Contrary to popular opinion, gardening isn’t necessarily expensive. In fact, gardening lends itself quite well to the budget-conscious. Mother Nature will provide much of the materials and there are ways to save on the things you need to purchase.
Gardening Tips that will Save Your Budget
Build a Compost Bin – Soil amendments are a big expense, but you can cut down on or completely eliminate this cost with a compost bin. You can get one of those fancy tumblers or build one yourself out of landscape timbers or hog wire or even a rubber trash can. If you have the space you can just have a pile. Whatever compost bin you choose remember to layer brown and green materials, keep the pile moist and turn it every so often.
Save on Supplements – Wood ashes, banana peels and egg shells can be applied to the garden to help enrich the soil. Use wood ash to sweeten the soil for alkaline-loving plants such as broccoli and peonies. Banana peels are a great source of potassium, phosphorus and magnesium. Ground eggshells will help prevent blossom end rot by supplying calcium to tomatoes.
Make More Plants – Choose plants that multiply. What could be more thrifty that free plants? Many species will multiple and spread. You can dig them up and divide them for more plants. Daffodils, hellebores, daylilies, hostas and many types of ferns are prolific spreaders. You can propagate other plants such as hydrangeas and roses from cuttings. And finally, many annuals and biennials will produce seeds for saving.
Think Native – Plants that are native to your region are better adapted for the challenges in your garden. You’ll save on water, pest and disease control and fertilizer. Your favorite local independent garden center will have the best selection of plants.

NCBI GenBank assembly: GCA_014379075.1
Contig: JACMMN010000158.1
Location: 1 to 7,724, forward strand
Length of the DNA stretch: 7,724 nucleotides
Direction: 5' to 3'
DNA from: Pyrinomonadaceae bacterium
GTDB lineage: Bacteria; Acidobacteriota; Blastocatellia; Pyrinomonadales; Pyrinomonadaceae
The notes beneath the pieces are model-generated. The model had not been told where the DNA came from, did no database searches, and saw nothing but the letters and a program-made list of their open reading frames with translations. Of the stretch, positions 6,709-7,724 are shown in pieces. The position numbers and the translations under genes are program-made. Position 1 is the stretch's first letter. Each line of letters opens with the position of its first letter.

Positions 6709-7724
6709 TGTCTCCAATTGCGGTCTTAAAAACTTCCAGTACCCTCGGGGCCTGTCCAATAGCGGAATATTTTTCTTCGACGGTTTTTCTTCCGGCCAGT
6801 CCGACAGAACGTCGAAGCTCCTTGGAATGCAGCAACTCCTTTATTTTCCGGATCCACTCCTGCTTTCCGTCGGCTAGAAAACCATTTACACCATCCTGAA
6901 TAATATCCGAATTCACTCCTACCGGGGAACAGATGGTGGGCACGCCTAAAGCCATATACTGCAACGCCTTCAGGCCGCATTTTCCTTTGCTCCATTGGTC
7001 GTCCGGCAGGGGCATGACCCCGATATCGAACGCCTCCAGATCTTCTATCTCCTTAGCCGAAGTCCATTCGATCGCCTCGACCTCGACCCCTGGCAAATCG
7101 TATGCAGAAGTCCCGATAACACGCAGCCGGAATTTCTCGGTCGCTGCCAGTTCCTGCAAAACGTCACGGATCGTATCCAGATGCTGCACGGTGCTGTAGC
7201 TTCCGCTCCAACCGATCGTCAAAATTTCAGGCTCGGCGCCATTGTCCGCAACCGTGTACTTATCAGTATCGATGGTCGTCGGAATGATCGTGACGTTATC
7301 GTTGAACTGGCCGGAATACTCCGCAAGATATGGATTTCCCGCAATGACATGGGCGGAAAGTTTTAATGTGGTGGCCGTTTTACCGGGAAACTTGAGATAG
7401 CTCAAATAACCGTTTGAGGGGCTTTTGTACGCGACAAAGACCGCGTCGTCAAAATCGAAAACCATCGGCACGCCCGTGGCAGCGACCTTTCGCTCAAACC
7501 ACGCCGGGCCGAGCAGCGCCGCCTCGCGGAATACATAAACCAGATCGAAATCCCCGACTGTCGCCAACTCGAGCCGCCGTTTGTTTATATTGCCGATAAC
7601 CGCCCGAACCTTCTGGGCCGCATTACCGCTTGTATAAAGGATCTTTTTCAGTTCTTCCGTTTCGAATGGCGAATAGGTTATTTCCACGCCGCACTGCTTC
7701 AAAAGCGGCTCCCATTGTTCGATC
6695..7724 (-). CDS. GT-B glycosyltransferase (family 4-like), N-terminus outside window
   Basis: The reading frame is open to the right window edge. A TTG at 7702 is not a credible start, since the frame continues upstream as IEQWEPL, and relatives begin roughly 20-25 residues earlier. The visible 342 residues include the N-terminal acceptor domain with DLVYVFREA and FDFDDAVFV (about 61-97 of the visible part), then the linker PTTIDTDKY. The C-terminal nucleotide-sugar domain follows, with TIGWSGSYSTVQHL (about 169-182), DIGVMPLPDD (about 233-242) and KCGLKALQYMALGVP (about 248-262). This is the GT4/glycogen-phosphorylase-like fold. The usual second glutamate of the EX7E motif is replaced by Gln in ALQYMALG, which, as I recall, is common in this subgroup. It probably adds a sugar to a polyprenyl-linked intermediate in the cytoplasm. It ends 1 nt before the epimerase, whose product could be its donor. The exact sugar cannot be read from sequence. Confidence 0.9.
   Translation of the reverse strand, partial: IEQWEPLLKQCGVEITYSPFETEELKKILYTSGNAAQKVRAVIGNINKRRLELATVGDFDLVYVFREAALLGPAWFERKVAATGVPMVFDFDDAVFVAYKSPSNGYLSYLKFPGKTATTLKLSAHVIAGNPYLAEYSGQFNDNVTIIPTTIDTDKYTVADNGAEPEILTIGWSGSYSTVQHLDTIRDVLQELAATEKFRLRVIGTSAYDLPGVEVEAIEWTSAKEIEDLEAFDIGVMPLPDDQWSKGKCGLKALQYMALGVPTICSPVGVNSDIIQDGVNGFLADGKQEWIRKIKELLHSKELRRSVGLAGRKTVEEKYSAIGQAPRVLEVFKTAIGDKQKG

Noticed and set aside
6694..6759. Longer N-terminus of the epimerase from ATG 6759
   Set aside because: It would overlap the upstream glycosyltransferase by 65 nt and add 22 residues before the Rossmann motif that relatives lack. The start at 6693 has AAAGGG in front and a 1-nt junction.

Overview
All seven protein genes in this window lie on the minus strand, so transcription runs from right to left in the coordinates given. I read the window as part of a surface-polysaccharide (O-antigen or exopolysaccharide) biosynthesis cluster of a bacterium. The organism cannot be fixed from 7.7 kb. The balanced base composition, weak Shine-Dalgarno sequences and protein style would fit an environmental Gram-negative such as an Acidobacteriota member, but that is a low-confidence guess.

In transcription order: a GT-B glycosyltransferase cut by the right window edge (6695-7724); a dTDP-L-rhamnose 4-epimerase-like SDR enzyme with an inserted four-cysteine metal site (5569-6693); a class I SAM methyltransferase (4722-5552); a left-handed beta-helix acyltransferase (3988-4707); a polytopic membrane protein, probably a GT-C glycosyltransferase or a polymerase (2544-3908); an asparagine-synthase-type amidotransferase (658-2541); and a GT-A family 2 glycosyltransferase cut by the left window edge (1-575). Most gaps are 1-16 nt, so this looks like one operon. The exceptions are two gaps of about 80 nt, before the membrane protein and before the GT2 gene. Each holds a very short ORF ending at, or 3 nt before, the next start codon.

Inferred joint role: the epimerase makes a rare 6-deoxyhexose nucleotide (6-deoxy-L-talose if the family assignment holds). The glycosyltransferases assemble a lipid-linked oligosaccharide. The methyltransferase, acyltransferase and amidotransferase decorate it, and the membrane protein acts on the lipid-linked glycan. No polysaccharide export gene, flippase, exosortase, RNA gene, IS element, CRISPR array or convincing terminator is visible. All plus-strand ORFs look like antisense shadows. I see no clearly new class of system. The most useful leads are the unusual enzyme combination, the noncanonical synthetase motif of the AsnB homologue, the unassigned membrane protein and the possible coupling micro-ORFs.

Buy in Bulk – Bagged soil, mulch and humus are convenient, but you’ll save a bundle by ordering these by the cubic yard. One cubic yard covers 108 square feet 3 inches deep. And be sure to check to see if your community offers free mulch made from collected yard waste. Compost too.
Invest in Expert Advice – Starting a new garden or overhauling an existing one? Splurge on a professional consultation. You don’t have to commit to a full set of drawings to get help from a garden designer. Paying a small consultation fee will save you money in the long run. Even if you have a clear picture of what you want to do, you will benefit from a conversation with a designer.
Use What You Have for Paths – Save money on pathways by using inexpensive or free materials such as mulch, pine needles and pea gravel. Line the path with newspaper to suppress weeds and top with your chosen material.
Take Advantage of Rain &ndash Set up a rain barrel or two under downspouts to collect rain water. Similar to compost bins, the device you use can be as simple or sophisticated as you want. A few key things to keep in mind are: use a food-grade container, elevate the barrel to improve the flow of water and cap the barrel with a screen to keep out debris, critters and mosquitoes. Water collected in a rain barrel isn’t safe for drinking, but it is suitable for a lot more than watering your garden. Use it to wash your car, rinse muddy shoes and hose off the sidewalk.
Get Crafty with Straw Bales &ndash Much like duct tape, there isn’t much you can’t do with a straw bale. Make a straw bale cold frame or winter shelter, a raised bed and you can even plant right in them. Break the bale apart to spread on the ground as mulch or for erosion control. I use wheat straw as a path material between my raised vegetable beds. Be sure to get straw and not hay, which will sprout in your garden. When you are done with the straw bale add it to you compost pile.
Buy Small – The beauty of plants is they grow so you can purchase small plants that are less expense than mature ones. Purchase bare root roses and fruit trees, gallon shrubs and quart perennials, start plants from seeds.